03 SES 08 A, Implementing the National Curriculum
This pilot study aimed at preparing a survey of attitudes of the Estonian teachers of general education towards existing curricula at national and school levels. More specifically, the study has two objectives: (1) to investigate Estonian teachers’ satisfaction with existing curricula, their role in curriculum design, and their expectations; (2) on the basis of research findings, to propose curricular solutions that are more appropriate for the needs of Estonian schools.
The importance of teachers’ involvement in curriculum development and of the way they perceive the existing curricula is well recognised in Europe and elsewhere. Teachers’ professional development, their professional self-concept, and ultimately, the proper functioning of the school system are largely dependent on these issues (Schwartz 2006; Shkedi 2009, Shawer 2010). In the former communist Eastern European countries, investigation of teachers’ attitudes towards curriculum is particularly relevant. During the Soviet time, curricula in these counties were extremely centralised. Teachers’ autonomy was strictly limited. After the collapse of the Soviet Union, decentralization of the curriculum development was often complicated due to the lack of tradition and competence in the field. Teachers, researchers and administrators found themselves reconciling their long experiences of Soviet curriculum policy and thinking with diverse and often controversial ideas pouring in from Western countries.
Nevertheless, a unifying feature of the reform attempts was that almost everywhere, teachers were expected to become the main actors of curriculum reforms (Cerych 1997; Kalin and Zuljan 2007). However, research reports on these reforms are not encouraging. Authors from different Eastern European countries have stressed that teachers rarely see themselves as qualified and active participants of curriculum development (Olek 1998, Polyzoi and Cerna 2001, Kalin and Zuljan 2007). Thus the attempt to elucidate how teachers perceive the existing curricula, the curriculum development process and their involvement in this process is the first step towards creating curricula that were really helpful for teachers.
In Estonia, four framework curricula for general education have been introduced during the last 20 years (1992/93, 1996, 2002; 2010). The curricula of 1992/93 followed mostly a format common to Soviet subject syllabi. The next framework curricula rather adopted Scandinavian format that conceives national curricula having a general part that reflected cross-curricular ideas and guidelines and a block of subject syllabi. All Estonian national framework curricula introduced since 1996, provided guidelines for compiling school curricula. Yet, an analysis of these guidelines in these three generations of curricula did not reveal significant changes in their coordinative nature or role (Krull and Mikser 2010). This fact raised an issue about appropriateness of framework curricula in use as guidelines for developing school curricula that teachers really need for their work. Is it really true that Estonian educators managed to switch from the practice of using extremely centralized curricula in the Soviet period in one step to the practice that ensures satisfactory balance between coordinating and mandating role of national curricula and school needs of autonomy in developing effective school curricula?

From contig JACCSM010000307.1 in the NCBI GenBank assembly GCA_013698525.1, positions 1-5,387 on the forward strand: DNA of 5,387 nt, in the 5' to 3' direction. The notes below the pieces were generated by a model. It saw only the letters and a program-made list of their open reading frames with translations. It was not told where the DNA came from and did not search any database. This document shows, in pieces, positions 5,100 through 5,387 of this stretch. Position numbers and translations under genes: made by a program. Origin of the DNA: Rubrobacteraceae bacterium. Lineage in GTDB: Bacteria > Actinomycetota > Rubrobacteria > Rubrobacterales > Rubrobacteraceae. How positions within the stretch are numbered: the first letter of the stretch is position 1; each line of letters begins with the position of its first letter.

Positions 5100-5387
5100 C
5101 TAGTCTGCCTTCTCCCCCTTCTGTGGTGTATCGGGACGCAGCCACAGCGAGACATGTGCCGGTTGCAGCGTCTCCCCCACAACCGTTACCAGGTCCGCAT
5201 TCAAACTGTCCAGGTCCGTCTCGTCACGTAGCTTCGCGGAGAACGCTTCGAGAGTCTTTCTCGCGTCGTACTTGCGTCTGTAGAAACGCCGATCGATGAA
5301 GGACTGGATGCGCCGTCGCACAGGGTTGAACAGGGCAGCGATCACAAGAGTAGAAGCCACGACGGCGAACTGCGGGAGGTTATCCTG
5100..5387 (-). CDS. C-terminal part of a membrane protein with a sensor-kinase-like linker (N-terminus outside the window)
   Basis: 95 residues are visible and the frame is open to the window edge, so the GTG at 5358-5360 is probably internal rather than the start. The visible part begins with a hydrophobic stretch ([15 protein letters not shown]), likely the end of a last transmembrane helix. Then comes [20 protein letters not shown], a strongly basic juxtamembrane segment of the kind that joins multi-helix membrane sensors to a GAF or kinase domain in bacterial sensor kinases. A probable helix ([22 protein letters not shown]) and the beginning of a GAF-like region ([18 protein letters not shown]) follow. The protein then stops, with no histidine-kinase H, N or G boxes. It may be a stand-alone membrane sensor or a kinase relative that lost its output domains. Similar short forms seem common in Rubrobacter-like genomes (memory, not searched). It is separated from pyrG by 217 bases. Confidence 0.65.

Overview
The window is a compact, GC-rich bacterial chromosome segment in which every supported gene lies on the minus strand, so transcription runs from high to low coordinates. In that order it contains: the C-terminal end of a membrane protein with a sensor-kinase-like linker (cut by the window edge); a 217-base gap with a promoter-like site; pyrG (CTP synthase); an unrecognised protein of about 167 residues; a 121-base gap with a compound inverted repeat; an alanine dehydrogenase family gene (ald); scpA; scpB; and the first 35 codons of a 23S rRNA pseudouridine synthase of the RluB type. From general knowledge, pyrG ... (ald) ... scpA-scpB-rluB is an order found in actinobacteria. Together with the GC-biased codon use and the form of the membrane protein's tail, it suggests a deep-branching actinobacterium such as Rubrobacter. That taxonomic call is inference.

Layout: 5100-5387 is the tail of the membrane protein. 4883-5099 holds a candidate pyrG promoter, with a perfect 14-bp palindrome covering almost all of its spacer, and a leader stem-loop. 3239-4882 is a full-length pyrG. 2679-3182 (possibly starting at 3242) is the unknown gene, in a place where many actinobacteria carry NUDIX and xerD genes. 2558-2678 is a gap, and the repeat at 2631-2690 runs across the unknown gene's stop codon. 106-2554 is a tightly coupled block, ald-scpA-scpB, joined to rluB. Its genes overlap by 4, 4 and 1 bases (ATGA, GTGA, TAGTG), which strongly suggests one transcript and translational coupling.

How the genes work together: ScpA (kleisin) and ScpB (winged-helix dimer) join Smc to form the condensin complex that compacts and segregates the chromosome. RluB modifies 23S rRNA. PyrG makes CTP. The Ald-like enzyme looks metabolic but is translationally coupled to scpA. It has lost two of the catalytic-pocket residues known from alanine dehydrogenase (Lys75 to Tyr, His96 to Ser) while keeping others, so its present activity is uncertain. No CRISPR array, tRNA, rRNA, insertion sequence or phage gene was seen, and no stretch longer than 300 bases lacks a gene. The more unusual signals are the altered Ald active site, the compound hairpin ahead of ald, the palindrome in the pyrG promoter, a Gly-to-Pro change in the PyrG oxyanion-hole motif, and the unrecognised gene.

The aim of this paper is to introduce findings of the mentioned pilot study.
Cerych, L. (1997). Education reforms in Central and Eastern Europe: processes and outcomes. European Journal of Education, 32(1), 75–97. Kalin, J. and Zuljan, M. V. (2007) Teacher perceptions of the goals of effective school reform and their own role in it. Educational Studies, 33(2), 163–175. Krull, E. and Mikser, R. (2010). Reflection of cross-curricular ideas in the Estonian curricula of general education. An historical study. TRAMES, 14(64/59), 1, 34–53. Krull, E. & Trasberg, K. (2007). Changes in Estonian general education from the collapse of the Soviet Union to EU entry. Tartu: Tartu University. (ERIC Document Reproduction Service No ED 495 353 Olek, H. (1998) Educational research in Central and Eastern Europe: A diverging tradition. Educational Research and Evaluation, 4(1), 78–93. Polyzoi, E. and Cerna, M. (2001) A dynamic model of forces affecting the implementation of educational change in the Czech Republic. Comparative Education Review, 45(1), 64–84. Schwartz, Morey (2006) “For whom do we write curriculum?” Journal of Curriculum Studies 38, 4, 449–457. Shawer, S. F. (2010) Classroom-level curriculum development: EFL teachers as curriculum- developers, curriculum makers and curriculum-transmitters. Teaching and Teacher Education, 26, 173–184. Shkedi, A. (2009) From curriculum guide to classroom practice: teachers’ narratives of curriculum application. Journal of Curriculum Studies, 41(6), 833–854. Telhaug, A., Medias, O., Aasen, A. (2006). The Nordic Model in Education: Education as part of the political system in the last 50 years. Scandinavian Journal of Educational Research, 50(3), 245–283
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